Author Fatimah Asghar is the first winner of the Carol Shields Prize for Fiction
Fatimah Asghar is the first recipient of the Carol Shields prize for fiction for their debut novel When We Were Sisters. The award was announced Thursday evening at Parnassus Books in Nashville, Tenn.
They will receive $150,000 as well as a writing residency at Fogo Island Inn in Newfoundland and Labrador.
Asghar's When We Were Sisters is a coming-of-age novel that follows three orphaned Muslim-American siblings left to raise one another in the aftermath of their parents' death. The prize jury wrote that Asghar "weaves narrative threads as exacting and spare as luminous poems," and their novel is "head-turning in its experimentations."
When We Were Sisters reflects some of Ashgar's own experiences both as a queer South Asian Muslim and a person whose parents died when they were young. In October, they told NPR's Scott Simon that being on the margins of society and vulnerable from such a young age was a window into "a certain kind of cruelty that I think most people don't have a reference point for."
Ashgar said that the stories they read about orphans while growing up never really rang true — that they'd always think "this doesn't feel accurate."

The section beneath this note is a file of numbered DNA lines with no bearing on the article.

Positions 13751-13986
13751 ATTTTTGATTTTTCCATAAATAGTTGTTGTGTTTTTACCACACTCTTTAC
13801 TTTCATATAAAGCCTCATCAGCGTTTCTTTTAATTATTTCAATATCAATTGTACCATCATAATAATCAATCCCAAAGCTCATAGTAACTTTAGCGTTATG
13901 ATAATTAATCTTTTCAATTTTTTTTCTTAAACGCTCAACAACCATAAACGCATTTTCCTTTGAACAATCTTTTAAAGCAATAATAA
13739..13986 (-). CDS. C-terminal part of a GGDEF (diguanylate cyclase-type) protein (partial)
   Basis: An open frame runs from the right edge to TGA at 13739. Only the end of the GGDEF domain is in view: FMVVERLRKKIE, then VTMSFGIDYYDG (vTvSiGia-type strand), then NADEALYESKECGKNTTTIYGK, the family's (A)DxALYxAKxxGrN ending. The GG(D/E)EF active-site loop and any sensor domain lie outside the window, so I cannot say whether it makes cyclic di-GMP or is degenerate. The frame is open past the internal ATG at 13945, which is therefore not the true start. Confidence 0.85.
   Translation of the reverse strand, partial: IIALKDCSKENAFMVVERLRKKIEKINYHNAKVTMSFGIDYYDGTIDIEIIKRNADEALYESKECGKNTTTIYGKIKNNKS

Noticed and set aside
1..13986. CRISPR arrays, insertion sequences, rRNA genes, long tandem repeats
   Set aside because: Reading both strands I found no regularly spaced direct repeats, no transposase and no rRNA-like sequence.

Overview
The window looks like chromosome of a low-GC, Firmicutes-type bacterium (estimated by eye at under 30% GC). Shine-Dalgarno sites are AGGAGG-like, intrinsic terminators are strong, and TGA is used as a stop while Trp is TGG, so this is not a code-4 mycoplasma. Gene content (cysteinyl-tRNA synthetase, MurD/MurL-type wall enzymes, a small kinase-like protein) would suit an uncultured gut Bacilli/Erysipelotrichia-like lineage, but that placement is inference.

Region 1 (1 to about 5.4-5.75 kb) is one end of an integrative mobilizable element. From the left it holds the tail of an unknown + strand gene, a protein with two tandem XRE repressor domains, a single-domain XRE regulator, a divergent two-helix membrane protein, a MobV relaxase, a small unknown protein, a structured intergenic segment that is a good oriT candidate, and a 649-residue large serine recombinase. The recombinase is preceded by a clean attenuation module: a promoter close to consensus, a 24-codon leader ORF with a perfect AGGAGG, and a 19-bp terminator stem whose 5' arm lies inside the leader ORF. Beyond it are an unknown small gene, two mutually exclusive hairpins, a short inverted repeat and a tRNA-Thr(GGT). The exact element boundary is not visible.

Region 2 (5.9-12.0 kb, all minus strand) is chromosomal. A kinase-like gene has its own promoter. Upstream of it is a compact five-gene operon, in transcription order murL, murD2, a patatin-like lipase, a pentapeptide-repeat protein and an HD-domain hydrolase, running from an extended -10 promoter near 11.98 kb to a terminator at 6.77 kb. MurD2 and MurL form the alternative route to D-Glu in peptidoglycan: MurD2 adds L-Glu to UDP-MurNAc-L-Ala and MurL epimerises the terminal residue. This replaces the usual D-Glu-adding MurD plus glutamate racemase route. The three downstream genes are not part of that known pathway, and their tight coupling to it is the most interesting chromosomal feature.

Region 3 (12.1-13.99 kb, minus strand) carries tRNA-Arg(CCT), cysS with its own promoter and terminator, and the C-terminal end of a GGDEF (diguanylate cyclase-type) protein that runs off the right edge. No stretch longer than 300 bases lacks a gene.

Of the book, they said: "These characters, they go through things that are so heartbreaking and so cruel yet they still insist on loving as much as they possibly can, even when they are mean to each other. That, to me, is what it means to be alive."
Asghar is the author of the poetry collection If They Come for Us, as well as a filmmaker, educator, and performer. They are the writer and co-producer of the Emmy-nominated web series, Brown Girls, which highlights friendships between women of color.
The shortlist for the prize included Brown Girls by Daphne Palasi Andreades, What We Fed to the Manticore by Talia Lakshmi Kolluri, The Sleeping Car Porter by Suzette Mayr, and Elsewhere by Alexis Schaitkin. Each of these authors will receive $12,500 as finalists for the prize.
Susan Swan, Don Oravec and Janice Zawerbny, who co-founded the award, noted that the five shortlisted novels "made up one of the strongest literary prize shortlists we've seen in recent years."
The prize, created to honor fiction by women and non-binary writers in Canada and the United States, was named for Pulitzer Prize-winning author Carol Shields, who died of breast cancer in 2003. The Carol Shields Foundation provides scholarships, mentoring programs, and workshops to promote the production of literary works.
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